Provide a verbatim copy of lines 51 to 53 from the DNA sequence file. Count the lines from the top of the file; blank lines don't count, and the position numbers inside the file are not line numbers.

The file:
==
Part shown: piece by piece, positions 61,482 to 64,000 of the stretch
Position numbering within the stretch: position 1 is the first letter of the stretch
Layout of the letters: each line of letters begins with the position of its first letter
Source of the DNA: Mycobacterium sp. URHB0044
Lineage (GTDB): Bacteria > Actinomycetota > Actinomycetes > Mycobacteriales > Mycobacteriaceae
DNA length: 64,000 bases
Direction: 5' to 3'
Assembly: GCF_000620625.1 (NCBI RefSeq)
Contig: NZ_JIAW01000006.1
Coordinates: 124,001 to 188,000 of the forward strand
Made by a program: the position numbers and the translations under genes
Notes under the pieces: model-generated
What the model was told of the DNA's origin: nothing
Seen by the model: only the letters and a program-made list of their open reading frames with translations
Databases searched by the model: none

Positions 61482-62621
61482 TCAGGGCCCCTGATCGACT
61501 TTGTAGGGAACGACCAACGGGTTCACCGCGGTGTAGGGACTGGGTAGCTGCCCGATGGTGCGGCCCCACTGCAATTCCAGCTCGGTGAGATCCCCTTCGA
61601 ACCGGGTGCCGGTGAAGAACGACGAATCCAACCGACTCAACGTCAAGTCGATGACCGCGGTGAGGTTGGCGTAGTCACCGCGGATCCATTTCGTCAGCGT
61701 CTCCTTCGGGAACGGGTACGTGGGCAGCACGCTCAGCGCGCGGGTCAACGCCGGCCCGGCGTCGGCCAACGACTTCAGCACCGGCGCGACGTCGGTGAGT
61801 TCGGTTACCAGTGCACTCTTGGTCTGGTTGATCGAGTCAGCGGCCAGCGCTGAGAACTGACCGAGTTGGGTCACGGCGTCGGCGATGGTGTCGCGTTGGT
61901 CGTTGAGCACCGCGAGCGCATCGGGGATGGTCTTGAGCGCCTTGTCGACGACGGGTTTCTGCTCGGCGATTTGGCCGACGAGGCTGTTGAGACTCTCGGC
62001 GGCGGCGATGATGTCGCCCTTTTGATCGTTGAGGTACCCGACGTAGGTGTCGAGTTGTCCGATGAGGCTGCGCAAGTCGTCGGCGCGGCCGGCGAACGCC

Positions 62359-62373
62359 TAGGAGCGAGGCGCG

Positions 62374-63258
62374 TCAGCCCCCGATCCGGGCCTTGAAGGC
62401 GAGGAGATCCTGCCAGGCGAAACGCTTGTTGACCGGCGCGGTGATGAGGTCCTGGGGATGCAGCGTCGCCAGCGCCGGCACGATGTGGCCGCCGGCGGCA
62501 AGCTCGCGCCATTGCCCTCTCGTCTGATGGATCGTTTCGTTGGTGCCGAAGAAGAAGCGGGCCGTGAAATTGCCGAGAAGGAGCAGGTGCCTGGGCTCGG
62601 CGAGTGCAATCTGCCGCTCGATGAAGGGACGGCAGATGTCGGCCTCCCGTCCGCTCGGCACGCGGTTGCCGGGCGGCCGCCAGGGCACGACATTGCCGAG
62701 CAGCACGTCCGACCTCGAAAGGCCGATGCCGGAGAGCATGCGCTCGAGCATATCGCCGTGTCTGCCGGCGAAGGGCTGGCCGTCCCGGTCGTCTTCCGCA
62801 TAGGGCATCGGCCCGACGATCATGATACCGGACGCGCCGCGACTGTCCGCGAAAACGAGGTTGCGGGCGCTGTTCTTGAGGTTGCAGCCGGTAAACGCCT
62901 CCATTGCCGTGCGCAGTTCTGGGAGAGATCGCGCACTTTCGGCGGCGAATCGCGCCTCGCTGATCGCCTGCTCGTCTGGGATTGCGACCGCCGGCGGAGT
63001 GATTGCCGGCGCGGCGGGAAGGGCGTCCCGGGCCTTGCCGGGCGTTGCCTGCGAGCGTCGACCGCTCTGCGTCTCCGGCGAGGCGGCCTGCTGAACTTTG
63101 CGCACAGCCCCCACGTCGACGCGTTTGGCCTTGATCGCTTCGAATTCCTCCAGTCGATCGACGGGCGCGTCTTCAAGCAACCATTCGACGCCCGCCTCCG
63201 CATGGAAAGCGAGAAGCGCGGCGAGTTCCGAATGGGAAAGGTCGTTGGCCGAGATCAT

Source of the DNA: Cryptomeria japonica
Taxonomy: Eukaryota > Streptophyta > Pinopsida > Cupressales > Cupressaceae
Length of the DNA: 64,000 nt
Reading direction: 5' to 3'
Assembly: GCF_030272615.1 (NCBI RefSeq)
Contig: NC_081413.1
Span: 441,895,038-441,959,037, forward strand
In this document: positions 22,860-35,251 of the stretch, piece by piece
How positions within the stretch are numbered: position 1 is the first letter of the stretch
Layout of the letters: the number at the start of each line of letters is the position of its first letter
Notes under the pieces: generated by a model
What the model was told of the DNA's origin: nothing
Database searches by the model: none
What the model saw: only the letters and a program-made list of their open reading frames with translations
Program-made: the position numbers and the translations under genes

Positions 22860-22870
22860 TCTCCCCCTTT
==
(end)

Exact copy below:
Program-made: the position numbers and the translations under genes

Positions 22860-22870
22860 TCTCCCCCTTT